Top 10: Fines Issued for Data Protection Violations

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Since the EU’s GDPR legislation came into force in 2018, issues around data protection and privacy have come to the fore globally. Growing legislation has given regulators the power to hand out severe punishments for data protection violations, and numerous high-profile companies have been hit hard as a result.

Below are the 10 biggest fines issued for data protection violations at the time of writing. Unsurprisingly, the list is dominated by penalties handed out by European regulators under the GDPR. Interestingly, the biggest fine issued to date came from a Chinese regulator.

This list comprises of fines issued by regulators and does not include legal settlements with individual victims.

1) Didi Global – $1.2bn 

In July 2022, China’s cybersecurity regulator, the Cyberspace Administration of China (CAC), fined global mobility technology platform Didi Global a record 8.026 billion yuan ($1.2bn) for violating the country’s network security law, data security law and personal information protection law. Two Didi executives were separately fined 1 million yuan each for the infringements. The company said it accepted the CAC’s decision.

2) Amazon – $877m

The biggest fine issued under the GDPR to date came in July 2021 when Luxembourg fined tech giant Amazon €746m ($877m) for non-compliance with general data processing principles. Amazon has since appealed the decision, which will be heard at a Luxembourg court in January 2024.

3) Meta/Instagram – $402.2m

Ireland’s Data Protection Commission (DPC) issued a massive €405m ($402.2m) penalty against social media site Instagram following an investigation into its handling of children’s data in September 2022. The fine was partially based on the fact Instagram had allowed children to run business accounts, thus exposing the minors’ data. Instagram’s owner Meta said it intends to appeal the fine.

4) Meta/Facebook - $275m

Meta was again on the receiving end of a heavy fine from Ireland's DPC in November 2022, at€265m ($275m). This penalty related to a large-scale data breach of 533 million Facebook users' personal data in April 2021. Following an investigation, the DPC concluded thatMeta had failed to comply with the Article 25 of GDPR, which governs the obligation for Data Protection by Design and Default.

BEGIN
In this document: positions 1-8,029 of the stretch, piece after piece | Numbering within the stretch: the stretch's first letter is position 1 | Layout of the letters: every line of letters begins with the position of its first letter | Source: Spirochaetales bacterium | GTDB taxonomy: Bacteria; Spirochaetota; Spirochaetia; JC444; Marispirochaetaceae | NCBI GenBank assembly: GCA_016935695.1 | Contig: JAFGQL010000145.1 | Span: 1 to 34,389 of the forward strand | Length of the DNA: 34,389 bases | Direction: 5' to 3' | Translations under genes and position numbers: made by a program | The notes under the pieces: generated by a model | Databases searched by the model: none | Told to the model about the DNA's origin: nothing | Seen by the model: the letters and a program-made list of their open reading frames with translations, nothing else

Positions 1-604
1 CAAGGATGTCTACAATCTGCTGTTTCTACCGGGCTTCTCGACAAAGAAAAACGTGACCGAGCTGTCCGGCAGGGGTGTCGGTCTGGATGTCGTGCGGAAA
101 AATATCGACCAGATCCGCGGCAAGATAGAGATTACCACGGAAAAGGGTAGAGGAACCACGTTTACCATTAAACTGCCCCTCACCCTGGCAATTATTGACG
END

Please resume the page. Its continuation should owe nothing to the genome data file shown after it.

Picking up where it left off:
5) WhatsApp – $267m 

Ireland’s DPC has been behind another of the largest fines in this area, issuing a €225m ($267m) penalty against the popular messaging app, WhatsApp, in September 2021. This was due to the firm failing to discharge GDPR transparency obligations. WhatsApp, which has since amended its privacy policy, has appealed the decision on the grounds that the fine was “entirely disproportionate.”

6) Google – $170m

In December 2021, French data protection regulator, CNIL, fined Google €150m ($170m) for failing to enable YouTube users to refuse cookies as easily as they could accept them, thus benefiting YouTube’s targeted advertising model. Fines were split between Google LLC, €90m ($87m), and Google Ireland, €60m ($58m).

7) Uber – $148m

In September 2018, it was announced that Uber had agreed to pay a $148m penalty to all 50 US states and the District of Columbia for allegedly concealing a 2016 data breach in contravention of state data breach notification laws. The settlement also required Uber to adapt its data breach notification and data security practices.

8) Facebook – $68m 

France’s CNIL again issued a fine relating to failing to obtain proper cookie consent from users, this time against Facebook in January 2022. While accepting cookies on the popular social media site is a case of just clicking ‘accept,’ rejecting them is much more complex. The financial penalty issued in this instance was €60m ($58m).

9) Google – $56.6m 

In January 2019, Google was hit by a fine relating to data protection violations, again issued by the CNIL. The €50m ($48m) penalty was levied for failing to provide enough information to users about its data consent policies and not giving enough control over how their information is used. Google’s subsequent appeal was unsuccessful.

10) H&M – $41.3m 

A German subsidiary of H&M was dealt a €35m ($34m) fine in October 2020 by the Hamburg Data Protection Authority for excessive use of employee data. This included holding data concerning employees’ holidays, family issues, religious beliefs and symptoms of illness and diagnoses.


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